Nicola Short The International Politics of Post-Conflict Reconstruction in Guatemala Palgrave, 2007, 187 pp. ISBN: 0-230-60051-4 (hbk) £42.50
reviewed by Ralph Armbruster-Sandoval
There has been widespread celebration - as well as consternation in some quarters (most notably inside the Bush administration) -about the rise of the so-called 'Latin American' left over the past few years. Ostensibly leftist or social-democratic/ democratic-socialist presidents currently rule in Venezuela, Ecuador, Chile, Brazil, Bolivia, Argentina, Uruguay and Paraguay. Some analysts believe that the war in Iraq has provided a temporary opening (meaning that the US has been distracted and not completely focused on the region, with the possible exception of on Venezuela and Colombia) for these governments to emerge. While this claim may have some validity, what is most striking about the discourse surrounding the 'Latin American' left is that it is most decidedly a 'South American' phenomenon. There are no leftist governments in power in Central America save for Daniel Onega and the Sandinista Party in Nicaragua, and Onega's progressive and personal credentials have become deeply tarnished ever since the FSLN (Frente Sandinista de Liberacion Nacional) lost the historic 1990 elections.
Why hasn't the left been more effective at obtaining 'state power' at the national level in countries like El Salvador, Guatemala, and Honduras in particular, all three of which experienced tremendous conflict and violence in the 1980s? This is a crucial question, and one that scholars and activists should be addressing. Nicola Short's theoretically engaging book does not explore it directly, but her text does help us understand how Guatemala essentially remains the 'land of eternal tyranny'.
Short's main contribution is her brilliant problematisation of the Guatemalan 'peace process'. That process and the ensuing accords (on the role of the military, indigenous rights, socioeconomic issues, etc.) that resulted from the negotiations have been generally widely praised for resolving a bloody, genocidal civil war that lasted forty-two years (1954-1996) and cost 200,000 people their lives. Short claims that while the peace accords were symbolically and literally important, they did not basically disturb the 'heart of the matter': a deeply traumatised and divided society marked by tremendous racial, class and gender inequality. Many researchers have hailed the accords (particularly the agreement on indigenous rights) because they solved the most pressing problem of state terrorism and extreme violence. While it is true that death squads no longer roam the streets and the countryside, and that farm workers, students, workers, indigenous people, women, poor people, unionists and priests are no longer being tortured, disappeared, and massacred, the bigger problem - capitalism - has not been addressed or even named.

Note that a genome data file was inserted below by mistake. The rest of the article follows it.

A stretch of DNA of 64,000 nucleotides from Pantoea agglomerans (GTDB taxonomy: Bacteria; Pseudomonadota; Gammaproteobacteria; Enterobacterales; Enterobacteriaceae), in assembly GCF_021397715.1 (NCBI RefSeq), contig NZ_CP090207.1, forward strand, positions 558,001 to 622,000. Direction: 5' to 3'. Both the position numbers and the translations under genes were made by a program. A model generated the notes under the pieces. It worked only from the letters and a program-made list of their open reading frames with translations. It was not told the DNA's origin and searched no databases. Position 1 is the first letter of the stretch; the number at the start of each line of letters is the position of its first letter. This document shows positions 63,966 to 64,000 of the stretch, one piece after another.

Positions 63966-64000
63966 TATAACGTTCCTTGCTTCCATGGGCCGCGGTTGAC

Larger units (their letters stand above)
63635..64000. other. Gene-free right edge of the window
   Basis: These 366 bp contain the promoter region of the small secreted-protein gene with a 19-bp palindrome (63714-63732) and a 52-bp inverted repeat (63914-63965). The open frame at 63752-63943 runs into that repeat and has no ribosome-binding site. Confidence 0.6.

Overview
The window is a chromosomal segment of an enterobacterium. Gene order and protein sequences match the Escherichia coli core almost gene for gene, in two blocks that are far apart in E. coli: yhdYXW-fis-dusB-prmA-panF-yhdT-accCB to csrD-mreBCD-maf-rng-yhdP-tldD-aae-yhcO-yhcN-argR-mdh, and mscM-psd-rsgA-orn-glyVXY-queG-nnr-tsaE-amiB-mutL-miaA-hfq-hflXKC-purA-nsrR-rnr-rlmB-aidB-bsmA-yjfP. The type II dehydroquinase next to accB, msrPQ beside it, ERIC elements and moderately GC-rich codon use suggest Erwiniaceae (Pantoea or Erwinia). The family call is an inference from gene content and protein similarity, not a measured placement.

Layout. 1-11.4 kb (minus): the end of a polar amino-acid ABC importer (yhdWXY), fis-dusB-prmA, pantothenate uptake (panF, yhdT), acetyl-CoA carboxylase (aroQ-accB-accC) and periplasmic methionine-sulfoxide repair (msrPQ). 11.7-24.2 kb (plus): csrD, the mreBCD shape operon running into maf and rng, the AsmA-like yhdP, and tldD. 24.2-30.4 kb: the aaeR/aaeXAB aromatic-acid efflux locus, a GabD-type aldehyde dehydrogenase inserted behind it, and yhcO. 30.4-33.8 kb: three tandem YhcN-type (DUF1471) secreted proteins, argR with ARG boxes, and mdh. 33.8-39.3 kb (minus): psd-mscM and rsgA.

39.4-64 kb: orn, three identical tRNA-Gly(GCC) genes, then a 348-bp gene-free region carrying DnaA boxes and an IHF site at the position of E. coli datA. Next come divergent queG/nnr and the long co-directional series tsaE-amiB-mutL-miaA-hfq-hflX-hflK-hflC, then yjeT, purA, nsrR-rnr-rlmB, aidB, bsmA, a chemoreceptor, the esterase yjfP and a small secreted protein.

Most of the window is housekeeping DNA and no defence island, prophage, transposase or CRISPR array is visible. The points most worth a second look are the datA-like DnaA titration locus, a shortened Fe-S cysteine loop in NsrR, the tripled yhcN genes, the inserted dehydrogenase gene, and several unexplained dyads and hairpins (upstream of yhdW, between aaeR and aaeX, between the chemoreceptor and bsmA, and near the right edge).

The problem, as Short points out (borrowing from Antonio Gramsci), is that the Spanish Conquest helped facilitate a certain 'ensemble of social relations' that lasted for 400 years. Guatemalan elites created a 'disarticulated* economic system that relied heavily on a dependent, mostly landless and indigenous agricultural labour force. In classical and possibly anachronistic Marxist language, the 'means of production' were held by a tiny ruling class that happened to be either European or 'ladino' (of mixed indigenous and European descent), while the working class was largely indigenous. That system sparked periodic uprisings, but none toppled the regime or transformed the ensemble of social relations until 1944-1954, when Guatemala experienced its first 'spring'-a decade-long period of reform. During those ten years, labour unions were legalised, democratic elections took place, and agrarian reform was introduced. The latter in particular alarmed the USA, which overthrew President Arbenz in a CIA-backed coup. The subsequent, counter-insurgent regime ruled in a brutal and ruthless manner over the next four decades. …